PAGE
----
Companies around the world are performing a high-wire balancing act when it comes to meeting regulatory compliance requirements and protecting their intellectual property. Teetering too far in either direction can cause severe financial consequences.
Every day, organizations author safety data sheets, or SDSs, and labels for hazardous chemicals to comply with all applicable regulations, and, of course, to protect workers, consumers and the environment. Great efforts are taken to avoid fines.
But compliance implies that information needs to be disclosed. In some cases, the disclosed information is very general, such as a skull and crossbones picture on a label. In other cases, the information is much more technical, such as the chemical names of the hazardous ingredients of a complex formulation and their respective concentration.
While all SDS authors want to protect workers and the environment, there are different opinions about optional regulatory requirements.
Some of these requirements might bring limited practical information to the downstream users while jeopardizing the company’s intellectual property. Two areas are particularly sensitive: the precise chemical identity of the hazardous ingredients (typically reported in Section 3 of the SDS), and their respective concentration.
Let’s examine this more closely …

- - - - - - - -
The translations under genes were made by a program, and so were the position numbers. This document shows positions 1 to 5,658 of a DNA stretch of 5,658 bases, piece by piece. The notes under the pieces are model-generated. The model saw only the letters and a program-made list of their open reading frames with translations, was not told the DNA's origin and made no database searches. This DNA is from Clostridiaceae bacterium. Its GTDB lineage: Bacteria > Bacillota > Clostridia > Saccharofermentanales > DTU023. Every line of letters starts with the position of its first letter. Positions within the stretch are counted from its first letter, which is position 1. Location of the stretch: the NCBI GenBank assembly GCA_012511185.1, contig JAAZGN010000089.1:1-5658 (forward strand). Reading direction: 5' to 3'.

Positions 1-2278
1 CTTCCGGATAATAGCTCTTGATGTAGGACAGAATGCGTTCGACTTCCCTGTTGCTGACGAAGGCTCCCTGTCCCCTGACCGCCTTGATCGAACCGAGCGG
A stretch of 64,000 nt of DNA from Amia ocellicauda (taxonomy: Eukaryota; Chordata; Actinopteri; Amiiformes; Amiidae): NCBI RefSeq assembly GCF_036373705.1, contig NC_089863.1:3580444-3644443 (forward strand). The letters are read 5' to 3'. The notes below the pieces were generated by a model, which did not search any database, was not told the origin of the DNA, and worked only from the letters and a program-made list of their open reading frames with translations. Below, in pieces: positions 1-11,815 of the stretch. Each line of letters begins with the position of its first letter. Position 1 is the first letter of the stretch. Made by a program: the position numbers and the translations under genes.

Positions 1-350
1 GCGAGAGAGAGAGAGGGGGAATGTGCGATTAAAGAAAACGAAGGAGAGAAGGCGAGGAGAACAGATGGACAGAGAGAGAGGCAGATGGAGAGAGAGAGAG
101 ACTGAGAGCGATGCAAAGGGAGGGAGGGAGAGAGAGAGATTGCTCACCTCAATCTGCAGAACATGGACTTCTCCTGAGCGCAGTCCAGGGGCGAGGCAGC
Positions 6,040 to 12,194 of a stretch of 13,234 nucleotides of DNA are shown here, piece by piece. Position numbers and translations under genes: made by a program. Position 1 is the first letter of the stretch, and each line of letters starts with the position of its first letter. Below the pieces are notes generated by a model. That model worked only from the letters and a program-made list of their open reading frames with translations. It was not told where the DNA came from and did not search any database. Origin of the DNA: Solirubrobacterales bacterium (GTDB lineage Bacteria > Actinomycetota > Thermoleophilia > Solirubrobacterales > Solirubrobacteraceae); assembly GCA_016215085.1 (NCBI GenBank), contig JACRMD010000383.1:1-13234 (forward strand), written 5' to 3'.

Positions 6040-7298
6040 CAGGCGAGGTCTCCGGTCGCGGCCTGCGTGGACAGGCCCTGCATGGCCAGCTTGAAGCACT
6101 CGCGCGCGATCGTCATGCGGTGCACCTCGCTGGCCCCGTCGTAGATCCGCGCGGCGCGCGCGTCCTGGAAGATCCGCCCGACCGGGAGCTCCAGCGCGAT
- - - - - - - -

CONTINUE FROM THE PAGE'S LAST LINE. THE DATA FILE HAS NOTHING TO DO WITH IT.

Protecting the Precise Chemical Identity of Ingredients
Formulating mixtures is a tricky business. First, a functional product is needed and it needs to meet certain desired specifications, e.g., paint that does not corrode or ink that does not rub off. Second, it needs to be safe or at least its hazards need to be clearly communicated. Third, it needs to comply with numerous regulatory requirements.
And that’s where the problem lies.
This last condition can mean companies need to provide formulation details to the world. Clearly, it’s frustrating to have to disclose the details of an innovative mixture because this provides the competition a recipe to follow (or worse, to improve!).
Thankfully, the regulatory bodies of most major countries have built-in exceptions, which under certain circumstances are allowing the formulator to hide the chemical identity of key ingredients. No need for the world to know that Aunt Ruby’s Magic Cleaning Solution is actually diluted isopropyl alcohol. Of course, Aunt Ruby’s Magic Cleaning Solution is an oversimplification compared with typical formulations. A more realistic example might be a couple of secret, proprietary ingredients that make the paint of an innovative company easier to apply than that of the competition. These exceptions to disclosure are known as Trade Secret exemptions. In some markets, these exemptions can be granted by the appropriate authorities. In other markets, the formulator can just readily use the exemptions as long as certain requirements are met.